Advice for Writers

  • Too much internal dialogue?

    Too much internal dialogue?
    Too much internal dialogue?

    One of the mainstream published novels I read recently had far too much internal dialogue. Internal dialogue is the stream of thoughts, which can be in monologue or dialogue, that many people have in real life. Though, interestingly, not everyone experiences internal dialogue.

    In fiction, showing a viewpoint character’s thoughts is an excellent way to strengthen characterisation. We can see the character’s changing emotions and thoughts, the questions they ask themself, their hopes and doubts.

    Internal dialogue shows us the interior life of a character, adding an extra dimension to a story.

    However, too much will interrupt scenes, cause lengthy breaks in external dialogue or action which can lead to readers struggling to pick up the story again. Too much will also slow down pacing.

    Imagine a scene where a conversation is taking place, and the conversation is constantly interrupted by an extended section of internal dialogue. The character might ruminate over what’s being said, and that’s fine and good, but if it goes on too long the external scene becomes fragmented and hard to follow.

    In the case of the gothic thriller I was reading, the internal dialogue also added far too much unnecessary word count.

    I think part of the issue was that the author was often using internal dialogue to emphasise the stakes, as if they didn’t trust the reader to work it out for themselves. But it would run on too long and become counterproductive.

    Stakes should add to tension and pacing in more dramatic scenes, but stringing out the internal dialogue actually blows the pace. The author’s editor could have suggested cutting it back. I could see loads of places where cutting it back would boost not just pacing but the stakes by keeping things more focused.

    I’ve read two books by this author and felt both were failed by the lack of proper developmental editing. There were also other issues including weak characterisation in relation to other characters. It was hard sometimes to tell the other characters apart. Less bloated sections of internal dialogue could have made room for better drawn characters.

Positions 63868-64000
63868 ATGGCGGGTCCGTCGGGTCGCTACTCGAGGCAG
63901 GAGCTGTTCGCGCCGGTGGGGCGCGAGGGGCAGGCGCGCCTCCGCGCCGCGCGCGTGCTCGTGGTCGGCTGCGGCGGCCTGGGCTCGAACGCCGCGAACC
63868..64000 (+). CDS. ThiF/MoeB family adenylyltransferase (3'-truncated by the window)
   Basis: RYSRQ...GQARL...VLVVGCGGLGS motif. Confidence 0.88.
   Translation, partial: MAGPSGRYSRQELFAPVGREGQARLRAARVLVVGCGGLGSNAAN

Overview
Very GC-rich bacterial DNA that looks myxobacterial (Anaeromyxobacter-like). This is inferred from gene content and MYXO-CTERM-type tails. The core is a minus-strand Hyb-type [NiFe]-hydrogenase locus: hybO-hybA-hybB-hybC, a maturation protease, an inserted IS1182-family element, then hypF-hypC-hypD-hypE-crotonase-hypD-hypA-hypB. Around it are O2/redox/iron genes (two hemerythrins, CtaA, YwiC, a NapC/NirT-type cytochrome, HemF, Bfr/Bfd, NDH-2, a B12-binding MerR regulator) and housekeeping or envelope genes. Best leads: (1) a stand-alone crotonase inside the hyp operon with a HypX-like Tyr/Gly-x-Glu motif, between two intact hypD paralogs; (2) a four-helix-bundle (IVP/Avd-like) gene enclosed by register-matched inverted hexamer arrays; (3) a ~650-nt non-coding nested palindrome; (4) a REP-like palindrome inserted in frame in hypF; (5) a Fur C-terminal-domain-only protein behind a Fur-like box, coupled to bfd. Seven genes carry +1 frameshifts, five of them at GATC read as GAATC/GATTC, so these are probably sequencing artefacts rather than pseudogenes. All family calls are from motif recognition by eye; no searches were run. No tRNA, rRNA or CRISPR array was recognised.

After I finished both novels, I checked the Amazon reviews and many other readers had the same issues.

    Do you want feedback on your novel?

    I’m currently open to new clients. And I’m adding a new version of my Opening Chapters Edit service. Previously this was always a developmental edit, featuring a report and comments in the margins of your manuscript. However, I’m also offering a manuscript critique version. This is basically just a report with no margin comments.

    If you’re interested in either of these services, or a full developmental edit or manuscript critique, you can check out my services page here.

    Or you can email me at karen@indiecateditorial.com to discuss your manuscript and what you’re looking for.

  • How editorial feedback improved The Great Gatsby

    How developmental editing feedback improved The Great Gatsby.
    How editorial feedback improved The Great Gatsby

    When Scott Fitzgerald heard his first novel This Side of Paradise was accepted, he immediately quit his job (repairing the roofs of railroad cars), and ran down the streets, stopping automobiles and friends to tell them the news.

    His novel had been accepted by the traditionally conservative New York publishing house Charles Scribner’s Sons. And although Scott had sent previous drafts of the novel to Maxwell Perkins there, acceptance of This Side of Paradise marked the beginning of a professional relationship that would last for two decades.

    Soon F. Scott Fitzgerald would become the voice of a generation – forever associated with the Jazz Age and flappers.

    And Maxwell Perkins would go on to work with Thomas Wolfe and Ernest Hemingway, making him possibly the most famous and influential fiction editor in history.

    Scott’s last letter to his editor, Max Perkins, was dated December 13th 1940. Scott died later that month from a heart attack. His final novel, The Last Tycoon, was left unfinished.

    The Great Gatsby is F. Scott Fitzgerald’s most famous novel. It was preceded by This Side of Paradise and The Beautiful and Damned and followed by Tender is the Night. Additionally, his Jazz Age short stories solidified his reputation.

    Maxwell Perkins